Life is filled with risks.
Perhaps you enjoy sky diving, climbing Mount Everest, or swimming with sharks? Each endeavor involves serious risks.
Nothing would be accomplished on this planet without people willing to venture out into the unknown. Space exploration, medical and educational advances would be stymied without an innate spirit to try new things and to boldly go where no man has gone before. That’s right; Star Trek would never have existed without the imagination of Gene Roddenberry.
From Christopher Columbus to the early settlers who forged their way West across America, our world is better. Scientists, engineers, inventors and explorers, who thought outside the box, regardless of the risk, have paved the way for countless others.
Bad things can happen to all of us even though the risk may not seem great. Automobiles, planes, and trains are in motion every day. They are standards for transportation. Yet, there are still car and plane crashes and train wrecks. Human life is lost every day even in our common modes of transportation.
The people aboard the Titanic in 1912 were riding the most magnificent ship of that era. It was believed by some to be unsinkable. Some of the wealthiest people of that day were on that maiden voyage. Yet, the Titanic was no match for human error and an iceberg. Of the 2240 passengers and crew, more than 1500 people lost their lives in that disaster. Most of them believed they were on a safe and grand vacation. They were, but tragedy occurred.
Last month a small 22-foot submersible known as the Titan owned by OceanGate of Everett, Washington carried five passengers to their death. The cost per passenger was reportedly $250,000 each for the trip to see the wreckage of the Titanic. Experts inside and outside of the company had warned of potential dangers and urged the company to undergo a certification process. Twenty-eight people are reported to have made the trip see the Titanic wreckage last year. Trips have been cancelled and indefinitely postponed due to various issues. There is speculation that the vessel made of carbon fiber was fatigued from previous trips. Tiny cracks not even visible could have existed.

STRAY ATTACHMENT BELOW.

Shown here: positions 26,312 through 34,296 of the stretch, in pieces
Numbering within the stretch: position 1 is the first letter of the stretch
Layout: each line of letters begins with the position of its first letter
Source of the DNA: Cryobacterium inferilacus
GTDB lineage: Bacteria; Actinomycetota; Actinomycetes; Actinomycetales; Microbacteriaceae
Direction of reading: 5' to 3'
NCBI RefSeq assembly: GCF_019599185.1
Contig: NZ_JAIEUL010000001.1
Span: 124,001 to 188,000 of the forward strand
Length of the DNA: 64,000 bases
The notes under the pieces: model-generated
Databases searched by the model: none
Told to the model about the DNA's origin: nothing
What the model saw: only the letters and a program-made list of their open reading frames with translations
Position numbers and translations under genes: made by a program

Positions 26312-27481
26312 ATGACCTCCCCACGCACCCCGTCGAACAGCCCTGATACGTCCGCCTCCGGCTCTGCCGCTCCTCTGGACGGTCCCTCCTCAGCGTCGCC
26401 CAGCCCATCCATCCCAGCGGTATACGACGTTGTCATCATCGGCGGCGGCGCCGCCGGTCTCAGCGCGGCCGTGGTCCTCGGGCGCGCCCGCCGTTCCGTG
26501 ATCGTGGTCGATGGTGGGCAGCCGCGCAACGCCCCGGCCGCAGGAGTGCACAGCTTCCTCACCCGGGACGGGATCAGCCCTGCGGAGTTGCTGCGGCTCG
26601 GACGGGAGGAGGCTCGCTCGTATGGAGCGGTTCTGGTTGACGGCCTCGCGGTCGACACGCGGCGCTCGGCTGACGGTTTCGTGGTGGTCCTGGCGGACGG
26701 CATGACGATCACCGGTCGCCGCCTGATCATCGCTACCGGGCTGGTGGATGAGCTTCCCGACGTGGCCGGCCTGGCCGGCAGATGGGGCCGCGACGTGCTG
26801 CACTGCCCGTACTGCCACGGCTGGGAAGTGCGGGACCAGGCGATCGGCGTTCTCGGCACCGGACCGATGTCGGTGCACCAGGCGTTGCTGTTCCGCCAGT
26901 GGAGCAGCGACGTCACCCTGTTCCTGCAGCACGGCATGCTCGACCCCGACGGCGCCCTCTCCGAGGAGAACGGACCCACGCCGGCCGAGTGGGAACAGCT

Of course, these people thought they would make it back. They didn’t pay a quarter of a million dollars to die. They obviously believed they were safe. Even though there had been warnings about the construction of the tiny sub, they moved forward on their adventure.
The best any of us can do is to try to make good decisions and we will still have mishaps. You can’t control what others are doing around you and how their actions might impact you. There is always a chance of mechanical failure and human error. We live with hope that we will be able to recuperate from whatever might happen. Often “We walk by faith and not by sight.” 2 Corinthians 5:7.
If we don’t live life with some risks, we aren’t living much of a life, if any life at all.
Dr. Glenn Mollette is a graduate of numerous schools including Georgetown College, Southern and Lexington Seminaries in Kentucky. He is the author of 13 books. His column is published weekly in over 600 publications in all 50 states. Learn more at www.glennmollette.com. The opinions expressed are those of the author and not necessarily those of this paper or its ownership.